The Continuing Evolution Of Retail
Technology will rapidly transform how retailers engage with their customers, reverberating through everything from the daily process of running a business to plant tags, containers, videos and apps. Retailers will find it less difficult to get out of the office and back into the business of working with plants and people.
Improved Point-Of-Sale (POS)
Mobile POS systems will soon replace the traditional checkout as smartphones and tablets make it possible for retailers to perform on-the-spot transactions anywhere they have an internet connection. Retailers will find it simpler to keep track of customers’ buying preferences and manage inventory in real time.
It will be harder for thieves to access unauthorized funds in the future, thanks to a new security chip placed in credit cards that requires a pin number before completing any transaction. The introduction of mobile wallet technology will also help accelerate customer engagement using interactive coupons, geofencing enhancements and more.
The Reinvention Of Plant Tags
Plant tags are quickly moving away from easily ignored pieces of plastic to detailed advice portals that place a diverse amount of growing information directly in the end-consumer’s hands. Improved QR (Quick Response) codes already allow retailers to communicate everything a consumer needs to know about a plant at the point of sale.
Augmented reality (the integration of computer graphics into the real world) may replace QR codes to provide customers with a view of how a plant looks like in their yards without ever leaving the store. The challenge will be how to provide highly customized, regional information while avoiding duplication of material already printed on the tag.
The advent of 3D printers hints at an exciting future, when suppliers offer highly customizable containers to stores at affordable prices as the technology improves. As retailers seek to draw customers’ attention with eye-catching plant presentations, pressure will continue for growers to select decorative containers that appeal to the end consumer and have high usability. High-end, decorative pots are already gaining popularity with growers targeting consumers who want to use plants in home decor. Brightly colored containers in chartreuse green, hot pink and bright purple are replacing the traditional white, black and terra cotta as seen at the 2013 International Plant Materials show in Essen, Germany.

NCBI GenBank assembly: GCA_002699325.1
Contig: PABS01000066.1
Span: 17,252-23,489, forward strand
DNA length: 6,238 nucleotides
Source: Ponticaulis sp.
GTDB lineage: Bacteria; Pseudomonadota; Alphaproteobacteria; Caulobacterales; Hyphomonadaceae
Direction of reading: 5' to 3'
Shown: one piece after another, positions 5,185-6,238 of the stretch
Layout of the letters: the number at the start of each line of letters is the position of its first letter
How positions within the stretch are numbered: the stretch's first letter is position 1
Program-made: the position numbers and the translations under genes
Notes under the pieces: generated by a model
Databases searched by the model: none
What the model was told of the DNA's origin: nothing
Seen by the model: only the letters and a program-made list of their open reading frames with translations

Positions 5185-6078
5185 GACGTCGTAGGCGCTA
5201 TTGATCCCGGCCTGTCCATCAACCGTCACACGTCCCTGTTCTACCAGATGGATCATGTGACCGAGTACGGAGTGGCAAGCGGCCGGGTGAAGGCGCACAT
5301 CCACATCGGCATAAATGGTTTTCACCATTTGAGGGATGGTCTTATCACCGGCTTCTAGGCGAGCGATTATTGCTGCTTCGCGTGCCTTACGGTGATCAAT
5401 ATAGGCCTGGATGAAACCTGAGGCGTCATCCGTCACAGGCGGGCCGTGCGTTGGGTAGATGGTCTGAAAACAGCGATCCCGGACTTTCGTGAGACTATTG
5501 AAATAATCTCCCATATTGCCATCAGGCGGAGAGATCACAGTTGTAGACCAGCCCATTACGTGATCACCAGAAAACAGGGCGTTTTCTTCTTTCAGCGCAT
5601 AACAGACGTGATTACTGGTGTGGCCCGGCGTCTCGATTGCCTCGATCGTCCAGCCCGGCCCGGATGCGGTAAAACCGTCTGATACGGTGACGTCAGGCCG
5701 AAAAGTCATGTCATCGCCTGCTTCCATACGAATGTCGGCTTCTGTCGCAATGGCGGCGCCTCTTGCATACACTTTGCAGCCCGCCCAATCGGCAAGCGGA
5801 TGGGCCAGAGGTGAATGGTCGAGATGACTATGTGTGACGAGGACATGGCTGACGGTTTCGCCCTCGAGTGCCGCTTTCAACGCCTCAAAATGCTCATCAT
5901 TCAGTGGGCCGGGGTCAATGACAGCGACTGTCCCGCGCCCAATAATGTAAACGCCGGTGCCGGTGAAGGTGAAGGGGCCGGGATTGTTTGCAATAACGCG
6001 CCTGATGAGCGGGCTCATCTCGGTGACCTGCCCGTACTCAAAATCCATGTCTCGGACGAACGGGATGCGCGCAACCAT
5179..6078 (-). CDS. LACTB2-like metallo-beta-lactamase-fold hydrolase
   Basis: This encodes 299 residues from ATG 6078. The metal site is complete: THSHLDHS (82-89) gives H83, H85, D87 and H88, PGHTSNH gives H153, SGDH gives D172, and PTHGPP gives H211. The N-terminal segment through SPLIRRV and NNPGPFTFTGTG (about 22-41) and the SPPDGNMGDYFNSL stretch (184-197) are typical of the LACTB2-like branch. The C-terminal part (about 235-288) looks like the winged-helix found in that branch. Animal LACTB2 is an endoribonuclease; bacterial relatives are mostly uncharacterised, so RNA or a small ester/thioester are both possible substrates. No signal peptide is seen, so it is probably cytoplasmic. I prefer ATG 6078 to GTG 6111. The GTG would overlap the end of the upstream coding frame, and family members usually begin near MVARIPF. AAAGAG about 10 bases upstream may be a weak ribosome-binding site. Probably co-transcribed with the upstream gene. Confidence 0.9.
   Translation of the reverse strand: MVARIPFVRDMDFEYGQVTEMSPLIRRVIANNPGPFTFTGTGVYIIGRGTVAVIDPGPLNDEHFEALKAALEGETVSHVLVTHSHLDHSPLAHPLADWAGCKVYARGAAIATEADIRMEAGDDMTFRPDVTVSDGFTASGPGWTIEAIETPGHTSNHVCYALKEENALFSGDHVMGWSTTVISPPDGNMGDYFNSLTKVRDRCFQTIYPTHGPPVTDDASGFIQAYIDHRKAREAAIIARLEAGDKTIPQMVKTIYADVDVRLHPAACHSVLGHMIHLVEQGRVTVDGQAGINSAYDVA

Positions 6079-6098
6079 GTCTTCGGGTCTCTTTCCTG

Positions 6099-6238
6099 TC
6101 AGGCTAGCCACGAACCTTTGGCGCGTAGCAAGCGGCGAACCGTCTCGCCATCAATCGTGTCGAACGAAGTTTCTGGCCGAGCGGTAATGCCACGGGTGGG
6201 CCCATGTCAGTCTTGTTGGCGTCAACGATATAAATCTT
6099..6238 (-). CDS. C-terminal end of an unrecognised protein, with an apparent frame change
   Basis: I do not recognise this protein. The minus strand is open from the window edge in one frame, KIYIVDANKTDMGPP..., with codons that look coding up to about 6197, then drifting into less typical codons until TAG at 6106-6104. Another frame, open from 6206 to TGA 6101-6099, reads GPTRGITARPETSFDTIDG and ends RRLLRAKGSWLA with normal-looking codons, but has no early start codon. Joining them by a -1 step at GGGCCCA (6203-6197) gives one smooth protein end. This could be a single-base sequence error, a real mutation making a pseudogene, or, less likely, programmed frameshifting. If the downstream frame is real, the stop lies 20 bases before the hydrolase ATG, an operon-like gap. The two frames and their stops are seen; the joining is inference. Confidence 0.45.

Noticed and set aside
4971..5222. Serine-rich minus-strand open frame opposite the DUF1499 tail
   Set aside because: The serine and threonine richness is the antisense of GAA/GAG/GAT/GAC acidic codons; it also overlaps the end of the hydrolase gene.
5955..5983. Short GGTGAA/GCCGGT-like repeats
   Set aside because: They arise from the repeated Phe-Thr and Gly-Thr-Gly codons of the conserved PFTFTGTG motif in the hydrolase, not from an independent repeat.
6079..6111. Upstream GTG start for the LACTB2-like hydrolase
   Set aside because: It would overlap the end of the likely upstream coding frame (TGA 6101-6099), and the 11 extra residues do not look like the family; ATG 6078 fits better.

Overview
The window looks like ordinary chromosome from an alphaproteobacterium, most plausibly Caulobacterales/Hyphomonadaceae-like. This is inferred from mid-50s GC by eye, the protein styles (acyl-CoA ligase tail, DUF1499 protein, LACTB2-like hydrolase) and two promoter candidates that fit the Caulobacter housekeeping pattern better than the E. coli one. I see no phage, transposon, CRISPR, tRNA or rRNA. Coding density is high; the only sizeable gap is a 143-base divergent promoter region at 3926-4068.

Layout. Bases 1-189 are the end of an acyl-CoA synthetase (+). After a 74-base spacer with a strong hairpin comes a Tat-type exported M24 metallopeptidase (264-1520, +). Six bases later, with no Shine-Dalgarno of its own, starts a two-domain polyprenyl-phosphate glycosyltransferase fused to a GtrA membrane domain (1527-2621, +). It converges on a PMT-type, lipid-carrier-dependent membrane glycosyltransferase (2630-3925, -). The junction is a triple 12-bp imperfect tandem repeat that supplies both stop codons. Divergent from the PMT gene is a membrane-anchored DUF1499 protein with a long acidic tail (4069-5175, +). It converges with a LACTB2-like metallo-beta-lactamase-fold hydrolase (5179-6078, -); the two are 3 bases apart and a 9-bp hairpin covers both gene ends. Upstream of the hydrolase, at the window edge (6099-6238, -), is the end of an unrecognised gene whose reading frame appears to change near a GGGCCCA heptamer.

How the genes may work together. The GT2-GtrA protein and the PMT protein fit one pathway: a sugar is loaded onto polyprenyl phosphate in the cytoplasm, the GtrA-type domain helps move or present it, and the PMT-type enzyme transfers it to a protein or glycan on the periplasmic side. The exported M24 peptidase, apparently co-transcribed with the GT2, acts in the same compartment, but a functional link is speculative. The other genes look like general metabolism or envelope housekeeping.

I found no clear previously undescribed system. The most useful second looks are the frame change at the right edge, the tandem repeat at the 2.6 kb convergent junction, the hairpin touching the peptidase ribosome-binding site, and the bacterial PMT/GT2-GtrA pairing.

Screen printing technology may also allow growers to streamline production in white pots, and screen-print branding and plant information on the pot as finished crops head out the door to retail.
Producing Plant Videos
Consumers are eager for information in the form of easily digestible plant videos that are two minutes or less in length. To differentiate their videos, retailers will have to provide relevant, high-quality content that initiates an immediate consumer response, including tutorials on topics like how to choose plants that work well together in combinations, and how to use plants in home decor and herbs in cooking. Expect to see greater video interactivity in the future through live streams, options for extended footage and a pause feature that allows users to stop the video and access additional product content.
Developing Retail Apps And Mobile Websites
Smartphone apps that can quickly push out information to customers on new arrivals, special offers and upcoming events are still catching hold in retail garden centers. As retailers seek to utilize apps as a way to connect with customers that goes beyond Facebook and Twitter, they will have to weigh carefully what information their customers want against what they can realistically deliver and maintain.
Developing mobile websites is another growth area retailers will need to grasp as consumers access more information from their mobile devices. Generation Y is well-informed and likes to research purchases both in-store and before they enter stores. Internet search engines could eventually offer retailers the opportunity to know what consumers are searching for, and provide a shopping list for them when they check in to the store.